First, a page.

The Dad Lesson – II
It’s been a year since my dad (Prabhakar Pandit) passed away…There are so many lessons that he taught me through his actions and few words. Every day, I find myself yearning for his presence, for another chance to hear his voice. I miss him dearly…I miss our laughter…I miss our silly jokes…Before I get into this post, let me set its context…This is not a narrative steeped in sadness, or grief, but rather a reflection on a meaningful, uplifting, and hopeful lesson I learned from my father. More so, I intend to share a lesson from him annually in the first week of October, as a tribute to him…With this in mind, let’s explore today’s post…
“The time we live now is a thousand times better than the one we have lived…Things are much better…They might not be perfect, but they are better…If given the choice of the times I want to live in, I will choose now,” Dad said…
I responded, “I agree…things are certainly better now but many still don’t believe this.” I then shared a Diedre McCloskey quote with him, “for some reason people want to believe that the world is going to hell.”
Dad then told me a story – “There was a ward boy in my hometown (Karnataka)…He had learned some basic techniques of surgery. He was the only one in our village who would conduct surgeries. He even built a small hospital, in which there were no real doctors. However, this person was doing surgeries without anaesthesia, hygiene, and sometimes without light. People did not have much choice. It was horrible (the pain people went through for something very basic). Now we have so many options given the advances in medical science. And it’s not just in medicine but in every area of our lives. Yes, I know we need to do better in many things (in life), but the point I am making is that we have gotten so much better. The world is a much better place to live.”
At that point my mind raced to some interesting stuff Matt Ridley wrote in his book “The Rational Optimist”. “A constant drumbeat of pessimism usually drowns any triumphalist song. If you say the world is getting better, you may get away with being called naïve and insensitive. If you say the world is going to get better, you are considered embarrassingly mad.
If, on the other hand, you say catastrophe is imminent, you may expect a McArthur genius award or even the Nobel Peace Prize.”
Isn’t this true even in the world of investing?
Let me clarify (in case there is any doubt). I share the same mindset as dad about the world getting better. And he was (rationally) optimistic and hopeful. While these two words are used interchangeably, they are quite different. Hope is a sense that things can be made better through action while optimism is a feeling or belief that things will be better.
But pessimism is big business…The box office collection of pessimism is unimaginable. And it’s not just every Friday that we see a pessimism release. We see it daily, regularly, without fail.
Morgan Housel in his book “The Psychology of Money” wrote, “Growth is driven by compounding, which always takes time. Destruction is driven by single points of failure, which can happen in seconds, and loss of confidence, which can happen in a minute.”
It’s easier to create a narrative around pessimism because the story pieces tend to be fresher and more recent (rather daily). Optimistic narratives require looking at a long stretch of history and developments, which people tend to forget and take more effort to piece together.
Consider the progress (that dad was talking about) of medicine. Looking at the last year will do you little good. Any single decade won’t do much better. But looking at the last 50 years will show you something extraordinary. For example, the age-adjusted death rate per capita from heart disease has declined more than 70% since 1965, according to the National Institute of Health. A 70% decline in heart-disease death is enough to save millions of lives around the world every year.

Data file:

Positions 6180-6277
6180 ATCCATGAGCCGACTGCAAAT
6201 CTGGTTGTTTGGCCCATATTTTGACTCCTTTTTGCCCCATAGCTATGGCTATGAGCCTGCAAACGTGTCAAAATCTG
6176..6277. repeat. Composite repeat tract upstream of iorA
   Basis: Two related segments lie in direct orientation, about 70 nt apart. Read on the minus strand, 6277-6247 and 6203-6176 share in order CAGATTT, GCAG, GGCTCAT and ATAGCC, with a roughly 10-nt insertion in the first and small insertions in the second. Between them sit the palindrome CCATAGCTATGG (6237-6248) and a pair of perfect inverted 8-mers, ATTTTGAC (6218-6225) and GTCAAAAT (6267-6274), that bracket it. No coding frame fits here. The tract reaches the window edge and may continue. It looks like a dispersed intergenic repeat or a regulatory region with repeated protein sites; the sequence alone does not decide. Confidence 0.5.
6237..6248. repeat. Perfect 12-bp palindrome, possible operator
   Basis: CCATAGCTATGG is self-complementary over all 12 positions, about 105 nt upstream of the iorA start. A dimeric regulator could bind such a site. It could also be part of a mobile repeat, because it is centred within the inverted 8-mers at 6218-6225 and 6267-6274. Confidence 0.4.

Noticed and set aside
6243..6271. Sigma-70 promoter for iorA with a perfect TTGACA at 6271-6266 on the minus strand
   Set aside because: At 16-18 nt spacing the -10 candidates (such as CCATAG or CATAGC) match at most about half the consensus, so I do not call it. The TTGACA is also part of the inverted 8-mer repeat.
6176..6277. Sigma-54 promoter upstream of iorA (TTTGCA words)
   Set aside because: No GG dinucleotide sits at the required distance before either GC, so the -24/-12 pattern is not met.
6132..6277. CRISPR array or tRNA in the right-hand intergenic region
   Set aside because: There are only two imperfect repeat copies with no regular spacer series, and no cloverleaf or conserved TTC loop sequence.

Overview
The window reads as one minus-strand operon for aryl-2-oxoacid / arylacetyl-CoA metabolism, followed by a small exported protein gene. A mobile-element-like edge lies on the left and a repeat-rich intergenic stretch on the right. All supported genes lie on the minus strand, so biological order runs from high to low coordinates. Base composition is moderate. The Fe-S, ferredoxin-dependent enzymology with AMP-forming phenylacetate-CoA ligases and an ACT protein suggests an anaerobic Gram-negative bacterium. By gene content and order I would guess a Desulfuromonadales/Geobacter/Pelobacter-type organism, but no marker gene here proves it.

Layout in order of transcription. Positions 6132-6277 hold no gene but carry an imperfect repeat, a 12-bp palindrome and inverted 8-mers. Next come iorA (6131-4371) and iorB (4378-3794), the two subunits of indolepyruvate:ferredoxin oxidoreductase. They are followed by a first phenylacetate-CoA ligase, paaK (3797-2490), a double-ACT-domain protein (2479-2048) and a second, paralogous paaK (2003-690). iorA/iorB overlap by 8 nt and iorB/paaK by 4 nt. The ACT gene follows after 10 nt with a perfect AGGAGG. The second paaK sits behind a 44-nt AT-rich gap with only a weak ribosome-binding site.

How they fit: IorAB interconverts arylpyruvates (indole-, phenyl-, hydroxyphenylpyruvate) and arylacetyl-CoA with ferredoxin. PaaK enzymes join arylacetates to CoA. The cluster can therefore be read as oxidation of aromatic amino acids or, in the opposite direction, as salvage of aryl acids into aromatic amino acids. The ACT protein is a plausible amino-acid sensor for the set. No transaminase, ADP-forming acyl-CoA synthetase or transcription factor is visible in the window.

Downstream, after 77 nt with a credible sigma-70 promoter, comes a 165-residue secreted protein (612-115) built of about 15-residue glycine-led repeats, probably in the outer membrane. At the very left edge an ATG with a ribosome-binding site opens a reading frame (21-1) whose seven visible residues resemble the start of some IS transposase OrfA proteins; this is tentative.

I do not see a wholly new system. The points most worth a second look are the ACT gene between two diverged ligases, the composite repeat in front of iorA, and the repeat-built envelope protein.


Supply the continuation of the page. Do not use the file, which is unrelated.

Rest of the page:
The same thing happens in the stock markets, where a decline of 40% that takes place in six months will capture the imagination, but a 200% gain that takes place over six years can virtually go unnoticed.
And in career, where reputations take a lifetime to build and a single email to destroy.
The short sting of pessimism prevails while the powerful pull of optimism goes unnoticed.
In investing, you must identify the price of success – volatility – and be willing to pay it. There is no other way.
There are way more people in this world who want things to be better, not worse. And this demand for things to get better means better products and services (because people have the incentive to create these). And the winners in this process will get bigger. This means revenue grows. Some even get listed in the stock market. And as revenue grows, so do earnings. And earnings drive stock prices.
Things will get better despite our opinions, feelings, and beliefs. And Optimism is the best bet for most people most of the time.
At this point, I felt like sharing a poem that I love. It’s by Dorianne Laux from the book “How to Love the World (Poems of Gratitude and Hope) – edited by James Crews
In Any Event
If we are fractured
we are fractured
bred to shine in every direction, through any dimension, billions of years since and hence.
I shall not lament the human, not yet.
There is something
more to come, our hearts
a gold mine not yet plumbed,
an uncharted sea.
Nothing is gone forever.
If we came from dust and will return to dust
then we can find our way into anything.
What we are capable of
is not yet known,
and I praise us now,
While the poem ends here, I thought of rewriting the last paragraph of the poem as I felt something was missing…
What we are capable of
is not yet known,
In our hearts, seeds of greatness are sown.
With every challenge, our spirits have flown,
Unlocking realms of wisdom previously unknown (to us).
Thank You Dad…I Love You…